“It’s not uncommon for players to make $40 a game — but that’s if they win,” he said. “If they don’t win, they don’t get paid.”
The national government says Esmeraldas is an investment priority. The Rafael Correa administration has pumped more than $240 million into five elite athletic training centers around the country, including one in Rio Verde, about 40 minutes from the city of Esmeraldas. The sprawling complex has tracks, gyms, basketball courts and a pristine artificial soccer pitch. But local teams grouse that the added expense of transporting players to the center and feeding them makes it cost prohibitive.
Cagua, the coach, said he suspects the rest of the country wants to keep Esmeraldas’ soccer under its heel. Other provinces have money but no talent, he said.
“For them, it’s beneficial that we don’t have [well-funded] soccer teams,” he said. “That way, they can steal players from us without having to pay us for them.”
Like many nations in Latin America, Ecuador is obsessive about its soccer — sometimes to the extreme. In 2001, coach Hernán “El Bolillo” Gómez was shot in the leg after he refused to put the son of former President Abdalá Bucaram on the national junior team.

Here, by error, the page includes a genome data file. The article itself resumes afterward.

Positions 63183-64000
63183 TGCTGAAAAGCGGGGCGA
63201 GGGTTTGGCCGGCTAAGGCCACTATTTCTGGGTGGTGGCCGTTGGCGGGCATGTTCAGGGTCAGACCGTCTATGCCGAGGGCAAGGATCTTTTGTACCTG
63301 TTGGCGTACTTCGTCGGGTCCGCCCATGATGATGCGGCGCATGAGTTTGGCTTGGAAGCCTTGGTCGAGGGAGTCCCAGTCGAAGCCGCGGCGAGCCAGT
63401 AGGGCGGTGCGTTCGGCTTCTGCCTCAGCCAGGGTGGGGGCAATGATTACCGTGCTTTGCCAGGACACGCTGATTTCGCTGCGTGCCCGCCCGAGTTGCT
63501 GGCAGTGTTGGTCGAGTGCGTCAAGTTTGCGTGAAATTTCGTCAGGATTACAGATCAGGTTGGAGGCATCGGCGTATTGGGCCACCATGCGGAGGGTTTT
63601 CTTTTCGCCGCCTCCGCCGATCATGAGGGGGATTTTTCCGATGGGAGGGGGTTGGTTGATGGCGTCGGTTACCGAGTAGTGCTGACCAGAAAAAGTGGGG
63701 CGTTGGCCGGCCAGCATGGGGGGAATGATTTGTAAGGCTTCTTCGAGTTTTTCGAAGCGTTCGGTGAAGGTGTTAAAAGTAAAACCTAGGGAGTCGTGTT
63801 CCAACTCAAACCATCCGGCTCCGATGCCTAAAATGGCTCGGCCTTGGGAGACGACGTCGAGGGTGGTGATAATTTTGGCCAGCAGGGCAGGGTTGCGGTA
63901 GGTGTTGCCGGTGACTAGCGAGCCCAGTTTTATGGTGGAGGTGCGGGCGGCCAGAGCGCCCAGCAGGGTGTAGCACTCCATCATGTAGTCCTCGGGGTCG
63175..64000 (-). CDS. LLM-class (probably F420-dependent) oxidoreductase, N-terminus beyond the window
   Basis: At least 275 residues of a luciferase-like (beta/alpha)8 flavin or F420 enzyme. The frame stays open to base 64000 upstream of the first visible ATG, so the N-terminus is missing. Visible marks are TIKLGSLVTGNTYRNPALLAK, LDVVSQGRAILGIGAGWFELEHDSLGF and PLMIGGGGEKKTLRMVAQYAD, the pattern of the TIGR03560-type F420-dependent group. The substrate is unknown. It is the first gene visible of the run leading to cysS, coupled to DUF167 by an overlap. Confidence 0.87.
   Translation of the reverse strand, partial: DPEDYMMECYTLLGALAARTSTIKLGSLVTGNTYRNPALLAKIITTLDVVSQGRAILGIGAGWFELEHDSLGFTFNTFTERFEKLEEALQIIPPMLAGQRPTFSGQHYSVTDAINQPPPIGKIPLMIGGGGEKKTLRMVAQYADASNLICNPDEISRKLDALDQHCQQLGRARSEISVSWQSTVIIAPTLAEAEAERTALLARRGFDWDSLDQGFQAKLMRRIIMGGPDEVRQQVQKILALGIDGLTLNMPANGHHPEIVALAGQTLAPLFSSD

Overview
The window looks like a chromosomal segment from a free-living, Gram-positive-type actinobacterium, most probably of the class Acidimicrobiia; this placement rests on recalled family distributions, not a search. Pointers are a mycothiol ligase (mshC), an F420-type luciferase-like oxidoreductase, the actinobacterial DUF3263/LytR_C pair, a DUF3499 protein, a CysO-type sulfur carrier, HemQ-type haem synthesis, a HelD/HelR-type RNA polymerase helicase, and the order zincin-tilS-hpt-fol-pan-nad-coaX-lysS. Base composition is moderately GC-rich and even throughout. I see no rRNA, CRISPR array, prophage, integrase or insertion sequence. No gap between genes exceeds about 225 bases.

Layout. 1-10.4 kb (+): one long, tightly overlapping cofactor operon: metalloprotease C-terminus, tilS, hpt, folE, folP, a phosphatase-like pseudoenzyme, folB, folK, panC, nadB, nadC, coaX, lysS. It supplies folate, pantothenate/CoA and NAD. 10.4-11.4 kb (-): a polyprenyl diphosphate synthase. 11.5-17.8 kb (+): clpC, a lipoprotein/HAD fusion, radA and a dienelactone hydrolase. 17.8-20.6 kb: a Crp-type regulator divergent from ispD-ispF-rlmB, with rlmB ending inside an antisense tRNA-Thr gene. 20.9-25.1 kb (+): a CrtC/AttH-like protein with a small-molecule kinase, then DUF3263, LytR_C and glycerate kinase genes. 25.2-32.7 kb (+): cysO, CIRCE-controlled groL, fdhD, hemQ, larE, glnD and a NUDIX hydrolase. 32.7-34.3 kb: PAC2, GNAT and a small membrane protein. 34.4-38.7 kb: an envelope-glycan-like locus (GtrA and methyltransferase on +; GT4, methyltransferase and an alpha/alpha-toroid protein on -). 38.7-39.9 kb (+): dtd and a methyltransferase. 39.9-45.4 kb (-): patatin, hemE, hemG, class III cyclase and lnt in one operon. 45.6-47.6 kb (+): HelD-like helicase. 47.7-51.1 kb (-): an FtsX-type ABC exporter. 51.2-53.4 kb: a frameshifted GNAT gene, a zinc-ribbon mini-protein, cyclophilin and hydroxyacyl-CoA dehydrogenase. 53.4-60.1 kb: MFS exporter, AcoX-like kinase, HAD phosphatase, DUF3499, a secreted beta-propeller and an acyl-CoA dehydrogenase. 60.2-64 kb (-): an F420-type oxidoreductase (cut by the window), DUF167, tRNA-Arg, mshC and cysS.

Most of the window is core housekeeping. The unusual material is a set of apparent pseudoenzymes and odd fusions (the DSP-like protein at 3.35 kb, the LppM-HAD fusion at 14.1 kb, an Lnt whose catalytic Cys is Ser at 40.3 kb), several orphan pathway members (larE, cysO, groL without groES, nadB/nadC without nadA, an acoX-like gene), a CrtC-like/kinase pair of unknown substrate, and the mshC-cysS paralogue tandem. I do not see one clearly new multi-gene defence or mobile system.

Passions here also seem to be amplified by the insecurity of being a regional late bloomer. While neighboring Peru qualified for its first World Cup in 1930 and Colombia had its debut in 1968, Ecuador didn’t make the cut until 2002. Ecuador is looking to qualify for only the fourth time in the battle for a spot in the 2018 Moscow World Cup.
Cagua said he dreams of a time when the Petroleros might have their own stadium with three fields to practice on and a roster of 300 trainees working their way up through the ranks. Success in Esmeraldas could make the entire country a formidable World Cup contender, he said.
“When you drive across Europe, you see a soccer pitch every two kilometers. Here, every 50 kilometers we have a cow pasture,” he said. “But despite everything, we are still producing some of the best.”